This kind of iterative innovation means that first responders can increasingly use familiar consumer devices such as smartphones alongside their two-way radios.
In Australia, governments are developing plans to adopt more mobile broadband-based applications and technologies for public safety. Used in parallel to today’s dedicated public safety radio networks, the increased adoption of broadband technology will help to progress faster and higher bandwidth communications and open up access to more data sources for emergency services.
Focus on Connectivity and Collaboration
Australian public safety organisations will continue to develop and upgrade their radio communication systems to future-proof them and–in tandem–invest in broadband solutions that extend voice communications and enable data-driven apps, including video and software solutions and services.
With greater connections between radio and broadband technologies in the future, first responders will experience improved collaboration and better-informed emergency response to major events, including natural disasters.
New digital platforms also continue to facilitate greater interoperability between radio and broadband networks to seamlessly connect public safety personnel. Emergency services can now quickly scale their networks to accommodate more users and connect field personnel to different agencies and support staff across thousands of kilometres, regardless of the kind of communication devices they use.
As part of a holistic package of technology investments to improve firefighting safety and efficiency, the New South Wales government has also deployed operational vehicles equipped with both WiFi “hubs” and the ability to connect to satellites when responding to events in rural and remote areas. This technology not only extends the reach of mission-critical voice communication but highlights how the further convergence of radio communications and broadband technologies is helping emergency services to work more safely and efficiently. This technology has supported successful search and rescue missions by many public safety agencies. The New South Wales State Emergency Service are among the agencies to have used it to provide extended communication between partner agencies, first responders working in remote search grounds and its State Operations Centre.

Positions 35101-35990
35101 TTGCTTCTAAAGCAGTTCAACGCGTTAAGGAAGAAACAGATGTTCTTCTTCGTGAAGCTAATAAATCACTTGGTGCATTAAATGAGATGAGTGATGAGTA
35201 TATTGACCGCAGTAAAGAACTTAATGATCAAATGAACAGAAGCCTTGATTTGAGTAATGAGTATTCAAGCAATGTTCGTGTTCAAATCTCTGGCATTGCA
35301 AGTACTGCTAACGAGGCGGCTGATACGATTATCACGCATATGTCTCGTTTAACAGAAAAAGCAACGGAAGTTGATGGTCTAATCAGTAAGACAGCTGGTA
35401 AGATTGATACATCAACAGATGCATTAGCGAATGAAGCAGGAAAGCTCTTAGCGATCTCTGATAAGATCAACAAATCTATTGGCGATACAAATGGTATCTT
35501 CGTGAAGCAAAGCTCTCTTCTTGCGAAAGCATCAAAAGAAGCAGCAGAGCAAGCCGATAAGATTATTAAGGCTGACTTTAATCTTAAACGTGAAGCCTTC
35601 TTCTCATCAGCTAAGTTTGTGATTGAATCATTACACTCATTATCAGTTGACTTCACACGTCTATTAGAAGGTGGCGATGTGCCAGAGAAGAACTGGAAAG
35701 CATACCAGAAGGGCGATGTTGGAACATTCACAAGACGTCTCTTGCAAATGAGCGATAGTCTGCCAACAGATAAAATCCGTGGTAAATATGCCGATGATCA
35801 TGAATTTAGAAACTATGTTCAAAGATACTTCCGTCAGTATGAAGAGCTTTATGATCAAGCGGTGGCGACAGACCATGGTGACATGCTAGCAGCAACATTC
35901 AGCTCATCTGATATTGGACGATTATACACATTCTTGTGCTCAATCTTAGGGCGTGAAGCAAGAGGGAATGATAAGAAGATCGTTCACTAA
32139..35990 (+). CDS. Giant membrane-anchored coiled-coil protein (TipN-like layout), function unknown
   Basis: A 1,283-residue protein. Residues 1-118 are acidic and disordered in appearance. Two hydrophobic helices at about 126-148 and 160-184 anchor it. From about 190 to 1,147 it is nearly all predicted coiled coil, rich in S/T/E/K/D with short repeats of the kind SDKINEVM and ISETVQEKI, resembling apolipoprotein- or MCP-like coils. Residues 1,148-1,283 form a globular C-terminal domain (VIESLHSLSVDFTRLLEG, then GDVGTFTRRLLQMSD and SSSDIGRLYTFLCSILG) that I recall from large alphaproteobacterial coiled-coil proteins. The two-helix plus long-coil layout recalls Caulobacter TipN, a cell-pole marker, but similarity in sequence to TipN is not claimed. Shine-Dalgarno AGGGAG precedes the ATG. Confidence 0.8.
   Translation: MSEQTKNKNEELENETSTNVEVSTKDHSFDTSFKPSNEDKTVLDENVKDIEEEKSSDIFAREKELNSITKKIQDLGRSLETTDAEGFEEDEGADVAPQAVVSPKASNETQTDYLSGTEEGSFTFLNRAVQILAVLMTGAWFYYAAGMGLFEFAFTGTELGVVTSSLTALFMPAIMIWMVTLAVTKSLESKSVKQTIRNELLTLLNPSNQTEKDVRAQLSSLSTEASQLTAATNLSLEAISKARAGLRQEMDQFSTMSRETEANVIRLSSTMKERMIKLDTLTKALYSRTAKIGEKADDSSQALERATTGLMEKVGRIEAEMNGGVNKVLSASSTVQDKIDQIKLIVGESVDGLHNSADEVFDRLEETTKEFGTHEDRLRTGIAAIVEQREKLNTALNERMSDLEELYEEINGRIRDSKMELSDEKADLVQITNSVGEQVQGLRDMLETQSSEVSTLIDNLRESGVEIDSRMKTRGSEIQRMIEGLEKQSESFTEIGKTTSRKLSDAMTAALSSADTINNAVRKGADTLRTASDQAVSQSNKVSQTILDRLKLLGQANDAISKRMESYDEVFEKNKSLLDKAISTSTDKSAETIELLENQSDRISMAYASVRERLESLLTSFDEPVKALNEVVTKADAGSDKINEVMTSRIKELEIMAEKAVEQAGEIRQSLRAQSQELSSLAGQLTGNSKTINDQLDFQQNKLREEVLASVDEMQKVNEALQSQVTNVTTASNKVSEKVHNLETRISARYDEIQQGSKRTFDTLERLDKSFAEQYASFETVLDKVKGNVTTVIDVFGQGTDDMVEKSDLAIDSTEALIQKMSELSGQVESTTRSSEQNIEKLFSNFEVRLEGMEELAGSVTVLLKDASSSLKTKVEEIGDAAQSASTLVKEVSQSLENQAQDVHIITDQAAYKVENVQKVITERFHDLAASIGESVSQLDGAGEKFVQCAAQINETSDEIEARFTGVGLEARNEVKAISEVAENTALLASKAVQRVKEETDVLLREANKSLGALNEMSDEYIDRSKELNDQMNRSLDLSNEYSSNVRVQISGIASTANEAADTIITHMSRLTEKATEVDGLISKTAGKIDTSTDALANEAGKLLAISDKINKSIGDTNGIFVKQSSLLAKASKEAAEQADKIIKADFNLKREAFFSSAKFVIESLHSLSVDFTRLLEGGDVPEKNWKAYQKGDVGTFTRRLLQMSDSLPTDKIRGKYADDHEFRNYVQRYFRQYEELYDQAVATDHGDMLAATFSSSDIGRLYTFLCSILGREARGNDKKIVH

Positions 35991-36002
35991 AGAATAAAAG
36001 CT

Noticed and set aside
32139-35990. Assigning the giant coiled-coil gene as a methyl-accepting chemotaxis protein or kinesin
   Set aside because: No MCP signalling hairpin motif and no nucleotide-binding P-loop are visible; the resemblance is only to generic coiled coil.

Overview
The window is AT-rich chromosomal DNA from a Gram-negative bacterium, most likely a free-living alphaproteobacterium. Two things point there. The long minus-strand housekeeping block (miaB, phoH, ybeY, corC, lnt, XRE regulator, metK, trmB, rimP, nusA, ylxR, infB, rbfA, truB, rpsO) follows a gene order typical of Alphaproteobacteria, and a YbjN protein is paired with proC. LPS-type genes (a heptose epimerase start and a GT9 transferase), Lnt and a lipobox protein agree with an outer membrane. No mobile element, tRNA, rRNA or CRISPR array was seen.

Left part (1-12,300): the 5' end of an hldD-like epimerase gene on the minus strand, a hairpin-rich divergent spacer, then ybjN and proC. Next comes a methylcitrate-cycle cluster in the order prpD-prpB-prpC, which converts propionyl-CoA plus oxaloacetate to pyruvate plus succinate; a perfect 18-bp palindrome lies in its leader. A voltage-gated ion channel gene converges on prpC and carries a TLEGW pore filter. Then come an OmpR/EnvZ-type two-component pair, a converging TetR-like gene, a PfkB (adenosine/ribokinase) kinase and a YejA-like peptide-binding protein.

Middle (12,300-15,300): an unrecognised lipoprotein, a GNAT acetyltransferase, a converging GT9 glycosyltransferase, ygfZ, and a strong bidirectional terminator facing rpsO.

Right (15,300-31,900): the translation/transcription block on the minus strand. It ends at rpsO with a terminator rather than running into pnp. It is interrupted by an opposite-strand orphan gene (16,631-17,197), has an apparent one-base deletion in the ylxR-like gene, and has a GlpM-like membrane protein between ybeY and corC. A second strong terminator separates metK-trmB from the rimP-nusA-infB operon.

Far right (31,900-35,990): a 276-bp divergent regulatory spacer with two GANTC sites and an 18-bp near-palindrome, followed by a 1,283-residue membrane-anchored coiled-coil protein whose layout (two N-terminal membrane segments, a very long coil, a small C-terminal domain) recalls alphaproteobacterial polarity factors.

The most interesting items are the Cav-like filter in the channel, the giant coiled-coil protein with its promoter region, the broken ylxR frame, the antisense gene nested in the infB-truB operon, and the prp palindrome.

Many of the most advanced radio devices available today combine voice and broadband technologies to enhance situational awareness and safety. Apps can include interactive maps with first responder locations to coordinate responses, multimedia messaging to share pictures and videos and GPS location information that updates every few seconds and can automatically trigger alerts when needed.
The evolution of two-way radio and broadband technology will continue to develop simultaneously. By combining a greater range of data sources alongside reliable voice communication, Australia’s first responders can work more safely, improve their awareness during major incidents and, ultimately, provide better protection for our communities.
The classic scenes we’ve seen in so many movies of police officers reaching for their trusty two-way radios will endure. In the future, we can also expect to see first responders benefiting from greater collaboration and communication between broadband and radio technologies in order to perform their life-saving work.